▲ Up
02:11 09-10-2015
MAIN АКИpress CA-News
About us On-line subscription
Tensions rise in Ukraine's Crimea as Russians, Tatars clash

Bishkek (AKIpress) - crimea Scuffles broke out Wednesday in the southern Ukrainian city of Simferopol as large crowds of opponents of the newly installed national authorities faced off against representatives of the Crimean Tatar community outside the local parliament.The rise to power of a group of politicians whose bulk of support is drawn from the more nationalist-leaning Western Ukraine has ignited alarm among ethnic Russians in the south and east of the country, reported RIA Novosti.

Complicating matters, Tatar representatives have come out in support of the incoming regime, setting the stage for tensions inside the Crimean Peninsula.

Police forces appeared to be having trouble controlling the crowd, and a RIA Novosti reporter saw people who seemed to have been involved in a brawl with bloodied faces.

An online live feed from the spot showed dozens of people waving Ukraine’s national blue-and-yellow flag as well as the tricolor of the autonomous Crimea republic and the standard of the Crimean Tatar people, which is electric blue with a yellow seal in the top left corner.

Developments on the ground will be monitored closely by neighboring Russia, which has spoken forcefully about the need to protect the interests of ethnic Russians in Ukraine. Moscow has reacted with concern to proposals under consideration in Ukraine’s parliament that would severely downgrade the status of the Russian language.

In Simferopol on Wednesday, different parts of the crowd at the Crimean Supreme Council, the regional parliament, competed to drown out one another with cries of “Ukraine” and “Russia.”

A sit-in outside the building began Tuesday amid calls for local authorities to reject the rule of the erstwhile opposition, which has taken hold in Kiev since the ouster of President Viktor Yanukovych over the weekend.

People at the sit-in have demanded the restoration of Crimea’s 1992 constitution, which envisioned the republic as having its own president and autonomously determining its foreign policy.

Protesters have also called for a referendum on whether to persist with Crimea’s current status as an autonomous republic or seek integration with neighboring Russia.

23:06 26.02.2014
17:41 Tokyo National Museum hosts concert of traditional Kyrgyz music17:38 Meat prices decrease in Mongolia17:28 Kazakhstan says it might have 20 undeveloped oil fields17:21 Campaign against domestic violence starts in Ulaanbaatar17:13 Economy Ministry expects approval of full or partial abolishment of sales tax by parliament soon17:10 4 mln heads of livestock to spend winter in Mongolia's Khovsgol province17:04 Uzbek delegation presents investment potential of Uzbekistan in Vilnius17:03 National Bank raises foreign currency reserve rate for commercial banks since October 1917:02 Car collides with train on railroad crossing in Mongolia's Selenge killing two17:01 Kazakhstan has uranium reserves for 100 years: Kazatamprom16:54 Ulaanbaatar aims to reduce level of soil contamination16:48 State Architecture, Construction Agency issues almost 500 licenses for construction in 201516:42 Number of trees planted in Mongolia's Orkhon province to reach 50 thousand16:40 Fuel smuggling exerts pressure on US dollar exchange rate – Economy Minister16:35 Mongolian, Chinese border guards participate in joint training16:31 At least thirteen Yemenis killed by rocket attack at wedding16:30 Seasonal blood donation to start in Khan-Uul district of Mongolia16:28 Cybercriminals arrested in Bishkek for stealing nearly 5 million soms from bank accounts of citizens16:25 Chinggis Khaan Airport to have new transit room16:23 President Putin congratulates President Atambayev on conduct of parliamentary elections on highest level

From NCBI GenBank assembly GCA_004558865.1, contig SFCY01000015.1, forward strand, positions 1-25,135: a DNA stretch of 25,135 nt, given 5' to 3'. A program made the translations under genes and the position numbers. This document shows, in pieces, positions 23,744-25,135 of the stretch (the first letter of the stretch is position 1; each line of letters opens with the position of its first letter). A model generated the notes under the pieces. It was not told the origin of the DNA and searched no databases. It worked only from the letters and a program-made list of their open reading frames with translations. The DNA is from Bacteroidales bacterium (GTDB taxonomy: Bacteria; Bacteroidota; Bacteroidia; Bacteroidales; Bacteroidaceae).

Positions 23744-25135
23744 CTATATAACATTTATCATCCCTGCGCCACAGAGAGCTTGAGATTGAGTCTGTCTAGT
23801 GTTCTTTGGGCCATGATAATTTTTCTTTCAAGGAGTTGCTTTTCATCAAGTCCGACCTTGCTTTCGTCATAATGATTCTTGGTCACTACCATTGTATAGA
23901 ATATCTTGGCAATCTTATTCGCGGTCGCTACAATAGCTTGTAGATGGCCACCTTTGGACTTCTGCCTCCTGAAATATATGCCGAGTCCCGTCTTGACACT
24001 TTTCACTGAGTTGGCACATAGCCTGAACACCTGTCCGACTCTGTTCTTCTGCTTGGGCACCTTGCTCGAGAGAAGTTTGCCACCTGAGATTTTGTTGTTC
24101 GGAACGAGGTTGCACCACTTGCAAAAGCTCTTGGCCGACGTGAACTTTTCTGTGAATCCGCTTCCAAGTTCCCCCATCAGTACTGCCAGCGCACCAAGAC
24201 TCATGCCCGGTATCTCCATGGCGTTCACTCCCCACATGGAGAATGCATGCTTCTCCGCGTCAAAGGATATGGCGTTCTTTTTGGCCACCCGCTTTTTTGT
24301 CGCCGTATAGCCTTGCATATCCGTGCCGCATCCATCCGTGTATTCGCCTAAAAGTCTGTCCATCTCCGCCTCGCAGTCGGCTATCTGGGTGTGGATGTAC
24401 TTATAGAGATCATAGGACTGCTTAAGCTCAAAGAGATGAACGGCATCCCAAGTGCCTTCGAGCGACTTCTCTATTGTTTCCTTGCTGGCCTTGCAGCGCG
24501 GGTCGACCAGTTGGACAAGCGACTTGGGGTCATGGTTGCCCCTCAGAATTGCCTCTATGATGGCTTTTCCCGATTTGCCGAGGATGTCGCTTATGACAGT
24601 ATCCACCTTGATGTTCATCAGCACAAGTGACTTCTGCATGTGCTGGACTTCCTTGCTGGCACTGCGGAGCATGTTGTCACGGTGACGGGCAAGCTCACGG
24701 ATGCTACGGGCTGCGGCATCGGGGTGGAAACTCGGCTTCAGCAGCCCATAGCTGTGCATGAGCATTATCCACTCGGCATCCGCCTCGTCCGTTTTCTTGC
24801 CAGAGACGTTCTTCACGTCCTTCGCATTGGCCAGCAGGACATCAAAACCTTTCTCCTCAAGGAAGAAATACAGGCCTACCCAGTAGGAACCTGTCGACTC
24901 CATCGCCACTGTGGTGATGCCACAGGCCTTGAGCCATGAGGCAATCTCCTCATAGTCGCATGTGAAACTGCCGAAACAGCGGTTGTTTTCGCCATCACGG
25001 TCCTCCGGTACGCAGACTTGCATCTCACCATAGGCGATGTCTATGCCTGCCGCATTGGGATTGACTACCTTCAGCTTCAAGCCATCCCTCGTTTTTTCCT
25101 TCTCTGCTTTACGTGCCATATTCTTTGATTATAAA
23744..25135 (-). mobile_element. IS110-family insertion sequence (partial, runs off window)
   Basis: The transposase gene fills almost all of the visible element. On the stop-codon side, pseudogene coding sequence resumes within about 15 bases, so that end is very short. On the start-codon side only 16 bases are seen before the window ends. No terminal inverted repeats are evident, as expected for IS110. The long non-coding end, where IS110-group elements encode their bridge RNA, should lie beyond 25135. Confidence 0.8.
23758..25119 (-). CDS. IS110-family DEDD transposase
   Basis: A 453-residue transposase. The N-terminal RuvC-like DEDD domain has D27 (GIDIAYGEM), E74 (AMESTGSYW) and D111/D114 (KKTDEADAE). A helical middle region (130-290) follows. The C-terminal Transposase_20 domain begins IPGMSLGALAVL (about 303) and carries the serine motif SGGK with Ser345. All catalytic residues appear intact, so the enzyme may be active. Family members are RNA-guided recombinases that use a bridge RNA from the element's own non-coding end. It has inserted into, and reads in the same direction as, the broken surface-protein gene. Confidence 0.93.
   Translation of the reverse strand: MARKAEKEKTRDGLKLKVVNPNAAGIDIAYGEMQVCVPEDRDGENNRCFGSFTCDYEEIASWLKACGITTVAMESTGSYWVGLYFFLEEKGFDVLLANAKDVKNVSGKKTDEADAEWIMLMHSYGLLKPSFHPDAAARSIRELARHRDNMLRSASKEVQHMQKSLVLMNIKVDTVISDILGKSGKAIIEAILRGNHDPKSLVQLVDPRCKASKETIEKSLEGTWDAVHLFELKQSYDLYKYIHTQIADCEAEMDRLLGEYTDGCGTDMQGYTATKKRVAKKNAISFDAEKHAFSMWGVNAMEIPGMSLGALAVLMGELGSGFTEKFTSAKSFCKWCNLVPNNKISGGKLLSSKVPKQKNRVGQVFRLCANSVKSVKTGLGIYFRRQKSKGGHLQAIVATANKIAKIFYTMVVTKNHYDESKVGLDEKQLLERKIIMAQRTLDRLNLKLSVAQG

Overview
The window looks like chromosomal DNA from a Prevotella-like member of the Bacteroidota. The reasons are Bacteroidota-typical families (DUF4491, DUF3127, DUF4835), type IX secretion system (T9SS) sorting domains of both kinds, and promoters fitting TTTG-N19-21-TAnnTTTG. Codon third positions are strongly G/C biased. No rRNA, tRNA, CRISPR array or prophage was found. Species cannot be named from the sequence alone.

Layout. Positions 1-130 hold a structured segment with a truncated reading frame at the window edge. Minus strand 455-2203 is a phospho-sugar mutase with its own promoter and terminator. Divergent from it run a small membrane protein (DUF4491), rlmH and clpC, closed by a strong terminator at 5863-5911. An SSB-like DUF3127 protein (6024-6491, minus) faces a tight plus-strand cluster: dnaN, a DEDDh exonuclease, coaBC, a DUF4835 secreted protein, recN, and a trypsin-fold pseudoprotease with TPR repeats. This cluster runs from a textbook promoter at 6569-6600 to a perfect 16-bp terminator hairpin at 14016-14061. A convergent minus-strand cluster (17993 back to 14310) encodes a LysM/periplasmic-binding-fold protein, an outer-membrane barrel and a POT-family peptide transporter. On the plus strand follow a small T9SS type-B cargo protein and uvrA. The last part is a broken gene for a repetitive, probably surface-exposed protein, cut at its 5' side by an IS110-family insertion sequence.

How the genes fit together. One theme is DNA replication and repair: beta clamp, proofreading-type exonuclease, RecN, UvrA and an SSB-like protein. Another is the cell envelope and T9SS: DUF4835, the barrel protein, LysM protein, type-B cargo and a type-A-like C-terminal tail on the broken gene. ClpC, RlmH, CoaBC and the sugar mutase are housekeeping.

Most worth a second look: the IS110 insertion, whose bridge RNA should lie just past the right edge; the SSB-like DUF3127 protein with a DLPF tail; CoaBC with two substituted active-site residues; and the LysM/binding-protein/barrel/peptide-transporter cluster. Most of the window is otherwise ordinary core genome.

° C
° C
° C
° C
° C
exchange rates

© AKIpress News Agency - 2001-2015. All rights reserved
Republication of any material is prohibited without a written agreement with AKIpress News Agency. Any citation must be accompanied by a hyperlink to www.akipress.com.
Our address:
Moskovskaya str. 189, Bishkek, the Kyrgyz Republic
e-mail: english@akipress.org, akipressenglish@gmail.com;
Tel/Fax: +996(312)90-07-75